When the Coronavirus pandemic paralysed transport, global pollution levels declined drastically, unveiling a blue sky even in Beijing. And in Venice, clear water replaced the city’s notoriously murky canals, it reaffirmed the radical notion that nature’s resurrection was possible.
However, the economic impact of nature’s renewal has been significant. The European Commission, for example, has projected that Europe’s economy will decline by 7.4 per cent, this year. Before the onset of the coronavirus pandemic, it was predicted that the economy of the 27-nation bloc would grow by 1.2 per cent, in 2020.
To put these figures in perspective, the EU economy shrank by 4.5 per cent in 2009 in the midst of a global financial collapse. Even China, a global economic superpower, has been struggling. With half of the world focused on combatting Covid-19, few buyers are interested in purchasing Chinese goods. The EU was – and remains – China’s second-largest trader.
The significance of these economic implications raises heated questions for academic and political debate. Will the pandemic overshadow the climate emergency? With millions of people unemployed struggling to secure a livelihood in a post-pandemic world, will the climate still matter? Or can the current crisis be used as an opportunity to move towards a greener economy?
Dr Frank Crowley, of University College Cork’s School of Economics, told The Green News that “there is no previous economic crisis” that compares to the one prompted by Covid-19. “The answer to economic renewal is easier said than done, but it will all be about our ability to innovate.”
Being creative, Dr Crowley said, means making the best of our scant resources in the midst of restrictive measures imposed as a result of the health emergency – from efficient use of technology to save jobs to finding alternative ways to do business without jeopardising people’s health.
Seasoned economists and green-minded activists alike have expressed concerns about the notion of diluting or postponing environmental regulations to assist polluting industries in a post-pandemic world. This is a thorny issue as airline executives, like Ryanair’s Michael O’Leary, have already expressed their lack of appetite for new environmental levies.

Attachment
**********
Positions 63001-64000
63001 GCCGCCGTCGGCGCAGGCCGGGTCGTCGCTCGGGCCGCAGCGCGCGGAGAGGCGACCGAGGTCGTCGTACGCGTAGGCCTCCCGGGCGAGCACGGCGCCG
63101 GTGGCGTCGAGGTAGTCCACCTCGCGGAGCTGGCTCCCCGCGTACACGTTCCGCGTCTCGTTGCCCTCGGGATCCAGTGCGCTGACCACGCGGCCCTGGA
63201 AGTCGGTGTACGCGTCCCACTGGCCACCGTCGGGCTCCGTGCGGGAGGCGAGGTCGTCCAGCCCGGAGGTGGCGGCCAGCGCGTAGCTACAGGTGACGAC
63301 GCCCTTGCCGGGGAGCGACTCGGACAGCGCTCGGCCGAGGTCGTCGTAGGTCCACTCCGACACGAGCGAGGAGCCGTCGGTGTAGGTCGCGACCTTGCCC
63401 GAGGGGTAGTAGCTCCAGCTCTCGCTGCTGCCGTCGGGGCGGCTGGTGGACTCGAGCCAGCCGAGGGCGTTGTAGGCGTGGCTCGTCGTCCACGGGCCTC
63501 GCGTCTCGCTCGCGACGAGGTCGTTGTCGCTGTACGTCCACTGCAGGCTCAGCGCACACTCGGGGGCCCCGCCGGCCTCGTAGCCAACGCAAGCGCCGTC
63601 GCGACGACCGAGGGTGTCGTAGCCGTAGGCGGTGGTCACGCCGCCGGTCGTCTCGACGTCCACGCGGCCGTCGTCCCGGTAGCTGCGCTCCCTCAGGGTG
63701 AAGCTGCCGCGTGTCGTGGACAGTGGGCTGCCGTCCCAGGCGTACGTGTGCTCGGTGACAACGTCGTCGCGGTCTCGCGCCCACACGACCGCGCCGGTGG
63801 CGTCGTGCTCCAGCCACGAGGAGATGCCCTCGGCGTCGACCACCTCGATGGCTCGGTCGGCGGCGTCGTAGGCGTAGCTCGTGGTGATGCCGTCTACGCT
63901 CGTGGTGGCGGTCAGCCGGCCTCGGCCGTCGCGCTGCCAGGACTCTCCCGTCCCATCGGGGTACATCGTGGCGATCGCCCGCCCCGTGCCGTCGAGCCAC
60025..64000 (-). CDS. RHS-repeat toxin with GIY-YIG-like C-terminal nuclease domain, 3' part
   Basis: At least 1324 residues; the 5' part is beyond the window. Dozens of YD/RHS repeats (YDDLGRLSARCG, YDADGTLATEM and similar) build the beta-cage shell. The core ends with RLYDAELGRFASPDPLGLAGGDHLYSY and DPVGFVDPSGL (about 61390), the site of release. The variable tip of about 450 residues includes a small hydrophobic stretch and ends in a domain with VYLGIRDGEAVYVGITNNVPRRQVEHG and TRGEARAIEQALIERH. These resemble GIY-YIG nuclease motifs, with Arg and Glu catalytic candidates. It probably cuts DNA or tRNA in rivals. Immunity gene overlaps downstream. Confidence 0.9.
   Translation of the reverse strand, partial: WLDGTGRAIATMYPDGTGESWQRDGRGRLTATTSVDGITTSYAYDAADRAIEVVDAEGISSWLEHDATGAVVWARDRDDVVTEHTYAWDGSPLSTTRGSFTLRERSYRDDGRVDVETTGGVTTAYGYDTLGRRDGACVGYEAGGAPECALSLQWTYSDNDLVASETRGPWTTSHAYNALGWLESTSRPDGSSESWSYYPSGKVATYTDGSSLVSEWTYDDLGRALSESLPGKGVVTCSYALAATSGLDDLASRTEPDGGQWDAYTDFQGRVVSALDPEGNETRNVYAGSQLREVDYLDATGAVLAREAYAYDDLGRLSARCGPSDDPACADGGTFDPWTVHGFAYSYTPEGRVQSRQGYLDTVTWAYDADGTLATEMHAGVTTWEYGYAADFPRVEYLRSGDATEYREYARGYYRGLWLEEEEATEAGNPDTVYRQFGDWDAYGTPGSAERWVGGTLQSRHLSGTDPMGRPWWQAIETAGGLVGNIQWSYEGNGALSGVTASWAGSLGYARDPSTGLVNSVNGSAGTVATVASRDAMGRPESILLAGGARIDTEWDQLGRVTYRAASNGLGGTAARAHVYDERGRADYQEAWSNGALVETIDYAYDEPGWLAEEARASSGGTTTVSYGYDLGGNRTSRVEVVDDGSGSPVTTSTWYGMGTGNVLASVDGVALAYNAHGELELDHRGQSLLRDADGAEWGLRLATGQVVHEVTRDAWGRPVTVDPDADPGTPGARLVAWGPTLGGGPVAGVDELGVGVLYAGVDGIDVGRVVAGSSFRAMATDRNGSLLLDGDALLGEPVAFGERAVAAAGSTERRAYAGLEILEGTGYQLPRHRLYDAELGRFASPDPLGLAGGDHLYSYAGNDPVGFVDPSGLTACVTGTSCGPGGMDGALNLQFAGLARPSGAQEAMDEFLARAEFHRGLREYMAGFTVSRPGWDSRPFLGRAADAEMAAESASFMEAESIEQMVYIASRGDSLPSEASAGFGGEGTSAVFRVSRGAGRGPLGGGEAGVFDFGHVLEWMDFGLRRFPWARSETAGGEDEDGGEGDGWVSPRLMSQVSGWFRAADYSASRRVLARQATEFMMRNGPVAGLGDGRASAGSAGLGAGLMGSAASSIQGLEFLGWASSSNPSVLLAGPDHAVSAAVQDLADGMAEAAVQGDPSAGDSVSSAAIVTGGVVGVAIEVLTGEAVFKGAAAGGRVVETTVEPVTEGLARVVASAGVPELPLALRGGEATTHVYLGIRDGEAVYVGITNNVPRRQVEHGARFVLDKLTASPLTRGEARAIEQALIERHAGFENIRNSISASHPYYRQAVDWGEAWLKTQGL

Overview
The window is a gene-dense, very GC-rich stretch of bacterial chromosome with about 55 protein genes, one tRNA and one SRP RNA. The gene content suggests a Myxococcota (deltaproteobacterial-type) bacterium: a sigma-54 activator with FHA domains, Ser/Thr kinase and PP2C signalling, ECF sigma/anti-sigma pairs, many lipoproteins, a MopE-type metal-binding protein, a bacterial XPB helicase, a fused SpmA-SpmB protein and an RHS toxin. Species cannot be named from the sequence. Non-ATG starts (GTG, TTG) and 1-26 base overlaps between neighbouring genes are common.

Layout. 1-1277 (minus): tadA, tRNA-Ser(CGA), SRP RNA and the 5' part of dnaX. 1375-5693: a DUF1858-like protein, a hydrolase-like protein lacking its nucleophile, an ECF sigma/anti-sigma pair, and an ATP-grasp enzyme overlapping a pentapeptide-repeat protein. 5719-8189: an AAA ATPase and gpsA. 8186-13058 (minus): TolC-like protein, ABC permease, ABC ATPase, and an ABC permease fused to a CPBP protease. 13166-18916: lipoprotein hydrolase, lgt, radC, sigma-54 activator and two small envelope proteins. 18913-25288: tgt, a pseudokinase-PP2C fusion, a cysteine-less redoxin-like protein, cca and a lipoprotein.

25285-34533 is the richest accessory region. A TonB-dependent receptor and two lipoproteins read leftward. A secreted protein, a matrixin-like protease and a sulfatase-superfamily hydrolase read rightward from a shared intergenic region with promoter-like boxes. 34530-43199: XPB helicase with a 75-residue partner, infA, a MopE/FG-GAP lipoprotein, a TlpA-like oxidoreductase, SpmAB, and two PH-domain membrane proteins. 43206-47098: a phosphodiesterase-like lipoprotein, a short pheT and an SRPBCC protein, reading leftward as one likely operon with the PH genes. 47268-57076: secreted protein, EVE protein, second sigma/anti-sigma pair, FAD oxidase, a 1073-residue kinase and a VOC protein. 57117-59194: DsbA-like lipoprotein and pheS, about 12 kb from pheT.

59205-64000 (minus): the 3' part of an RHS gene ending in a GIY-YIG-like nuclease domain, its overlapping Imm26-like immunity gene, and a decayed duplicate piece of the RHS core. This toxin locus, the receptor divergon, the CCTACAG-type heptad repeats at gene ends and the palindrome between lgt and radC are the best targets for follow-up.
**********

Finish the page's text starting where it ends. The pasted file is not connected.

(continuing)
In the Dáil last week, Minister for Transport Shane Ross also promised to assist in the survival of Irish airlines, albeit without making any mention of environmental regulations — nor, indeed, did any TDs questioning the outgoing Minister on this issue.
Hope in the Time of Corona
In January, before the Coronavirus crisis casted a heavy shadow on Europe’s economy, the European Commission promoted plans for moving toward a carbon-neutral future by introducing “The Green Deal” as its flagship theme. But while the economic impact of the crisis may complicate things, EU officials remain hopeful.
Ursula von der Leyen, the Commission President, for example, said last month that the bloc’s green goals should remain intact, adding that she had the support of German Chancellor Angela Merkel and French President Emmanuel Macron to safeguard the EU’s green objectives.
The EU is currently examining a law that would enforce carbon-neutrality by 2050, and before the pandemic took hold some European leaders were in favour of boosting the current targets for 2030, which would require increasing the current 40 per cent reduction levels set in 1999 in the next decade to as much as 50 per cent.
The question now is whether the Coronavirus crisis has changed the equation. Do EU leaders still have the political will to examine green options for safeguarding the economy?
Dr Crowley firmly believes that postponing environmental regulations for polluting industries is unwise. “Hopefully, the Covid-19 pandemic is a short-term shock, [whereas] climate change represents a short, medium and long-term catastrophic negative shock,” he said.